TIM W. HRASTAR owns a consulting company in Englewood, Ohio, that assists professional service firms. He consults, lectures, conducts workshops and writes articles on communication, service marketing and client relationships.
Many CPAs are unhappy with their client relationships. They complain that the clients do not follow their advice but then say they are dissatisfied with the outcome of an engagement. The CPAs dont feel they ever get their points across. Sound familiar?
This problem often stems from a lack of rapport between the client and the CPAlittle healthy dialogue takes place between the CPA and the client and perhaps the client does not feel comfortable enough to tell the CPA what he or she really wants. This kind of relationship can cost CPAs a lot of business.
How do you build better rapport? You have to hone certain communication skills and find new ways to make it more comfortable for your clients to express their concerns. If you remember to follow these simple instructions, you will keep your clients coming back.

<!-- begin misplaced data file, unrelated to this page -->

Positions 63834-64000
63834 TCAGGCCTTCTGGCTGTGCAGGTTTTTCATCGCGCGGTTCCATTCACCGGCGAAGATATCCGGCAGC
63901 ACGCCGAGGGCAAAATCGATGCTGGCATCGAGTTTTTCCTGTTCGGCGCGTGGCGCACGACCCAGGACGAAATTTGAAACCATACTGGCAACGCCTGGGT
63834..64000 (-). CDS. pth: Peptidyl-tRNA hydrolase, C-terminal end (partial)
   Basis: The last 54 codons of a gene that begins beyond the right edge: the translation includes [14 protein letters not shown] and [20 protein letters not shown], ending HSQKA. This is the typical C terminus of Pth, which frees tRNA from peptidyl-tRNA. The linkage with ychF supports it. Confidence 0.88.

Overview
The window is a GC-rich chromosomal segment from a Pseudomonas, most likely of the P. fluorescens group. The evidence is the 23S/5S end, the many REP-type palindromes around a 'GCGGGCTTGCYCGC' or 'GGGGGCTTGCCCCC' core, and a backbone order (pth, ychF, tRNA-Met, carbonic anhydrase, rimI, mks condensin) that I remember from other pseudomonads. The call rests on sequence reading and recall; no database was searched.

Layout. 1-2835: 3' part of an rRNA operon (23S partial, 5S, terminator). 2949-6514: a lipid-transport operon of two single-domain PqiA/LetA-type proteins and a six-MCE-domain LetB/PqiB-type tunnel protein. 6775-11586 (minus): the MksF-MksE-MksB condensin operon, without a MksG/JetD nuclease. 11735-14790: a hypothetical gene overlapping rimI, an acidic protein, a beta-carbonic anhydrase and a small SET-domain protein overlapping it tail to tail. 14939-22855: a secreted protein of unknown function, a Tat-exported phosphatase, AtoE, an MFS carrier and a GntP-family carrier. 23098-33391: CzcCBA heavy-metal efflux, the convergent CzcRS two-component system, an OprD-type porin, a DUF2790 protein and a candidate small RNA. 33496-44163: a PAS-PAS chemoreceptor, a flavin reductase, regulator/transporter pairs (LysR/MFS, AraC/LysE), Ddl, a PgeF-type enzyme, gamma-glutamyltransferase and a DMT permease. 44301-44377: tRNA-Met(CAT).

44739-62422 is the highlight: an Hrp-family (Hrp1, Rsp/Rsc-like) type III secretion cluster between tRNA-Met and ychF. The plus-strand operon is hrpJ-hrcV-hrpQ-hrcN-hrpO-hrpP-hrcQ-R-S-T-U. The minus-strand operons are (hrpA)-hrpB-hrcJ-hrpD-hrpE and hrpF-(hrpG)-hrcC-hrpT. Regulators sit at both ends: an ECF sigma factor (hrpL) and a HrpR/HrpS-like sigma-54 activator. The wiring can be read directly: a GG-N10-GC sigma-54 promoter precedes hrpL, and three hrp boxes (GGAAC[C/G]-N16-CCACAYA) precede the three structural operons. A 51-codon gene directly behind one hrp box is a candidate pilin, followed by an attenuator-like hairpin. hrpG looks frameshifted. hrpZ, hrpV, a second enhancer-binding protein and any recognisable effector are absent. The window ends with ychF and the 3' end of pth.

Be prepared. First, know exactly what you want to accomplish with an engagement. How many times have you walked into a situation thinking that you could simply wing it? Believe me, clients can see when you are not prepared for a meeting. If you really want to help your clients solve their problems be focused. Set out the objectives for your meetings. Know what you want to accomplish. When you are better prepared earlier in the process, youll come across as more self-assured, and that is what a client wants in an adviser.
Learn to listen. According to Kare Andersons book, Getting What You Want , people listen sooner, better and longer when you speak to their needs first. Considering only your own perspective when speaking with your client will create a negative first impression thats hard to overcome. First ask your client what his or her concerns are. Find out what clients want and make them comfortable by letting them know you heard what they have to say. Try to be an 80/20 listenerlisten 80% of the time and talk only 20% of the time.
Listen carefully for information you need to help them solve their problems or change their way of thinking. Try to be a business therapistone who listens intently and empathetically to discover the clients real concerns and needs. When you give your clients a chance to express themselves fully without judgment or interruption, youve created a level of comfort. If clients feel you are genuinely concerned about their needs, theyll open up and tell you what they want.